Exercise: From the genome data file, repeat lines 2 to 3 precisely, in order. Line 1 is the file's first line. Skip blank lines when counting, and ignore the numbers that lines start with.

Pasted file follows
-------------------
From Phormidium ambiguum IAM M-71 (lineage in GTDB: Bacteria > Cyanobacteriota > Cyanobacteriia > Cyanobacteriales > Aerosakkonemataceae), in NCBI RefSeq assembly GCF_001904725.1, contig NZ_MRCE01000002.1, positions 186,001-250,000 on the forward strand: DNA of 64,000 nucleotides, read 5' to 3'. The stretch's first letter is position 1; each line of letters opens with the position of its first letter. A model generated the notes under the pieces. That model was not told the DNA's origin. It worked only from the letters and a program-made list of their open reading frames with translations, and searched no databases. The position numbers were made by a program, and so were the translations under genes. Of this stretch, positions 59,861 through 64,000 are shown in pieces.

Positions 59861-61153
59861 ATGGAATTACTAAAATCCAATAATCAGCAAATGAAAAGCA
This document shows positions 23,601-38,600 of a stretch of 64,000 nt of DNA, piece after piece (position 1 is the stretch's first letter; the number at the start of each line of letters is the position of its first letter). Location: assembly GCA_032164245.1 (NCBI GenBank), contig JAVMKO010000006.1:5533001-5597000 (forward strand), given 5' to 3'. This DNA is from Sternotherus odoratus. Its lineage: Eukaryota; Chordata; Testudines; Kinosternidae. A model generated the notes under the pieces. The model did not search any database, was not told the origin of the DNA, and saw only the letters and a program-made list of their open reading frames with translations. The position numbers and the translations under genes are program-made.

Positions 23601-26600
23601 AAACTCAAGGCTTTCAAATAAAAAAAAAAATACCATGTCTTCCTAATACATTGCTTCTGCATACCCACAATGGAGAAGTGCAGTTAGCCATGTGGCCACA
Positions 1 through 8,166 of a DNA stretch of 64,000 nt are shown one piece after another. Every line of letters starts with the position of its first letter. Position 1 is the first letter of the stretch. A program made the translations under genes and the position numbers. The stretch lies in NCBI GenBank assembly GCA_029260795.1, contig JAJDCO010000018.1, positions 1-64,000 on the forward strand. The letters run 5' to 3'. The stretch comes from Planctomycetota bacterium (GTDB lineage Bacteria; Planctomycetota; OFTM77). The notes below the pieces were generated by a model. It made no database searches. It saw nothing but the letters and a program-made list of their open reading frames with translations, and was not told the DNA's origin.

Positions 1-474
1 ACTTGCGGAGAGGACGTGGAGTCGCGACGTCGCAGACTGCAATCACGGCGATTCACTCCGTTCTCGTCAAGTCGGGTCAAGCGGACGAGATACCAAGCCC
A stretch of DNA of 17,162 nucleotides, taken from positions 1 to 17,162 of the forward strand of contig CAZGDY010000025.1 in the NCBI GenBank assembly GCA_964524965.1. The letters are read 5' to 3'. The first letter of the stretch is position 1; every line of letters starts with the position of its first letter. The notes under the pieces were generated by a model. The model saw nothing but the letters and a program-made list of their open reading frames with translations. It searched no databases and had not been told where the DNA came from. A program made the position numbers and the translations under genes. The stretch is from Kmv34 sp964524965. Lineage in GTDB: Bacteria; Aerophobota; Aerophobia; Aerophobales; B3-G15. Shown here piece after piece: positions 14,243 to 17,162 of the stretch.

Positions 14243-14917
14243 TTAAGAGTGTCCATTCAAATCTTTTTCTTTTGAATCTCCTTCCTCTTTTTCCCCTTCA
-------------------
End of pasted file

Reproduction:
Positions 59861-61153
59861 ATGGAATTACTAAAATCCAATAATCAGCAAATGAAAAGCA